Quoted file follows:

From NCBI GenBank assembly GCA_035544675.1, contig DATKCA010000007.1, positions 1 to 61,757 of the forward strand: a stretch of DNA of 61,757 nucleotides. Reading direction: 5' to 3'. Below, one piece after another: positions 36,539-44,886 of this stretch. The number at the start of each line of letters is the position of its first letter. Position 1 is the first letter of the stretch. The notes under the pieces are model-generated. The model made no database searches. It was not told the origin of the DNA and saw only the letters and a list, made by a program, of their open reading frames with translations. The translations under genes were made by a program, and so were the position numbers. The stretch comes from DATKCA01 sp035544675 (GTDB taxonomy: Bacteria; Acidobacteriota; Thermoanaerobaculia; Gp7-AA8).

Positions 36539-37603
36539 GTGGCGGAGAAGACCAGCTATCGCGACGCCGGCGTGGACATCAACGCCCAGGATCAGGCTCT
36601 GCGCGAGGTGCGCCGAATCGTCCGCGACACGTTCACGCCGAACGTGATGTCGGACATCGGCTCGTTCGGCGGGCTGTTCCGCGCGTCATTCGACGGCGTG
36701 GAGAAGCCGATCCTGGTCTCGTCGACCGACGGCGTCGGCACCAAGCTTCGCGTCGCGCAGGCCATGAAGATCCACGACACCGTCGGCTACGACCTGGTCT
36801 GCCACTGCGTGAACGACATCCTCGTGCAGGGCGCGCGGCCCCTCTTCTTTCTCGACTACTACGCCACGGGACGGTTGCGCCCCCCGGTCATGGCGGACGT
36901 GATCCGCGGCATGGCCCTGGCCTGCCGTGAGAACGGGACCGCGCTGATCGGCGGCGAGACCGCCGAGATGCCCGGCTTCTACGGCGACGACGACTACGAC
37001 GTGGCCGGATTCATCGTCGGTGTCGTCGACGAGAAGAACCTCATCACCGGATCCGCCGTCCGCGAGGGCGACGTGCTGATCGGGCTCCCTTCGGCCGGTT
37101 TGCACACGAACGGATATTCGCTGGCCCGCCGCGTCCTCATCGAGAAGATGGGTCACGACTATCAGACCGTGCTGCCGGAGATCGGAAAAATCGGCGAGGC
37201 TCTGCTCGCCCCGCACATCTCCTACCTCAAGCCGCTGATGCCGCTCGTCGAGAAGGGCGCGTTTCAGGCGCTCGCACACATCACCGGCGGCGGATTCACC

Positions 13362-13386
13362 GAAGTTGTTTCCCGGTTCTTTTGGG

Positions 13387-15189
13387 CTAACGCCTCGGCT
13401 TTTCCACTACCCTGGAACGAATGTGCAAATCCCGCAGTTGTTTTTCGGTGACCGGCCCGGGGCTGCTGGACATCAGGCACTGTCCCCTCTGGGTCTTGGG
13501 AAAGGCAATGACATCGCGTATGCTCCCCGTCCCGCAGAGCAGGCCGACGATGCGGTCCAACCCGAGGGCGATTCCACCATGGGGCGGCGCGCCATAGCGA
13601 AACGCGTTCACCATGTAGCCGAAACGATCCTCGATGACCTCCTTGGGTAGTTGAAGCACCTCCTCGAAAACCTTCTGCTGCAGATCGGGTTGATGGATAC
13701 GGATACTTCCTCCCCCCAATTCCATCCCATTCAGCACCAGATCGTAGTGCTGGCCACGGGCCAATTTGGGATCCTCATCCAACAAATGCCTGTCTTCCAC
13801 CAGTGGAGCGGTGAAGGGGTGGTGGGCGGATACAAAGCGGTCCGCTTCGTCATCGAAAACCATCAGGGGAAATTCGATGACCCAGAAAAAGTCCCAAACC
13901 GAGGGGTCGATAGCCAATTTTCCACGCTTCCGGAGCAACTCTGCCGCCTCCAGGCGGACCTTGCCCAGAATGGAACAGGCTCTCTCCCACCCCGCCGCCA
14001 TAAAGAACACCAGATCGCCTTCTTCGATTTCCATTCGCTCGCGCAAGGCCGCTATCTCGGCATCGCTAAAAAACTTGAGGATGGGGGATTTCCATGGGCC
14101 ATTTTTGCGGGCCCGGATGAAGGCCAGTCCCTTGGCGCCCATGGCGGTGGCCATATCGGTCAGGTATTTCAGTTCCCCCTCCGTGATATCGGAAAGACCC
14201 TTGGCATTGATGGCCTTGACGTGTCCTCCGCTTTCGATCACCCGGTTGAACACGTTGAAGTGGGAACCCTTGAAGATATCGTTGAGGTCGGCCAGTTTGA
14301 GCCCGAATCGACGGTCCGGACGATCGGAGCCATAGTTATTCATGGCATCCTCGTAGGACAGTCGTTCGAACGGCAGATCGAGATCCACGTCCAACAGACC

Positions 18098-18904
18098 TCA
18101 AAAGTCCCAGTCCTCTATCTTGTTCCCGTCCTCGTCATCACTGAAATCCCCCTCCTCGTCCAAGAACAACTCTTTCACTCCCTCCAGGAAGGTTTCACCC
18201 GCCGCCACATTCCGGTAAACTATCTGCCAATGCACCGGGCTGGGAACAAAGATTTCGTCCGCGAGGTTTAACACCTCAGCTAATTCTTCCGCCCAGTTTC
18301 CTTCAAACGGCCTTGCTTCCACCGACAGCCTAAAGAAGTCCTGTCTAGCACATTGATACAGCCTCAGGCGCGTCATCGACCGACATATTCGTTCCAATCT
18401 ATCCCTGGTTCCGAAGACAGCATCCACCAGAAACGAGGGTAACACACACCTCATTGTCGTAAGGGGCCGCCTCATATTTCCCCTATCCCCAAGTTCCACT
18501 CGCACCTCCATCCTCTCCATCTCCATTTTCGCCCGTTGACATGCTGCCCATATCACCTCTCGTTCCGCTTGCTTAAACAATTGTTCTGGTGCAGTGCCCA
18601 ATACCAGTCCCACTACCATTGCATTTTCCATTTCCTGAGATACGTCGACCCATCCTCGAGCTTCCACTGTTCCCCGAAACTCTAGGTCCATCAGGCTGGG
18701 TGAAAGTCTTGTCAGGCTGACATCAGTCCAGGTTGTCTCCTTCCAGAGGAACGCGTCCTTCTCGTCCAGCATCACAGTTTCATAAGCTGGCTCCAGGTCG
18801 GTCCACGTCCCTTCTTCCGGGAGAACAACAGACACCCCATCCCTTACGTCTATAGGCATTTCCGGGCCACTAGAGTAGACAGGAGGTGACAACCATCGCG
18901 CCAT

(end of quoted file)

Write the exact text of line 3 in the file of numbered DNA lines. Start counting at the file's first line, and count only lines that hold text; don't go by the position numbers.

36539 GTGGCGGAGAAGACCAGCTATCGCGACGCCGGCGTGGACATCAACGCCCAGGATCAGGCTCT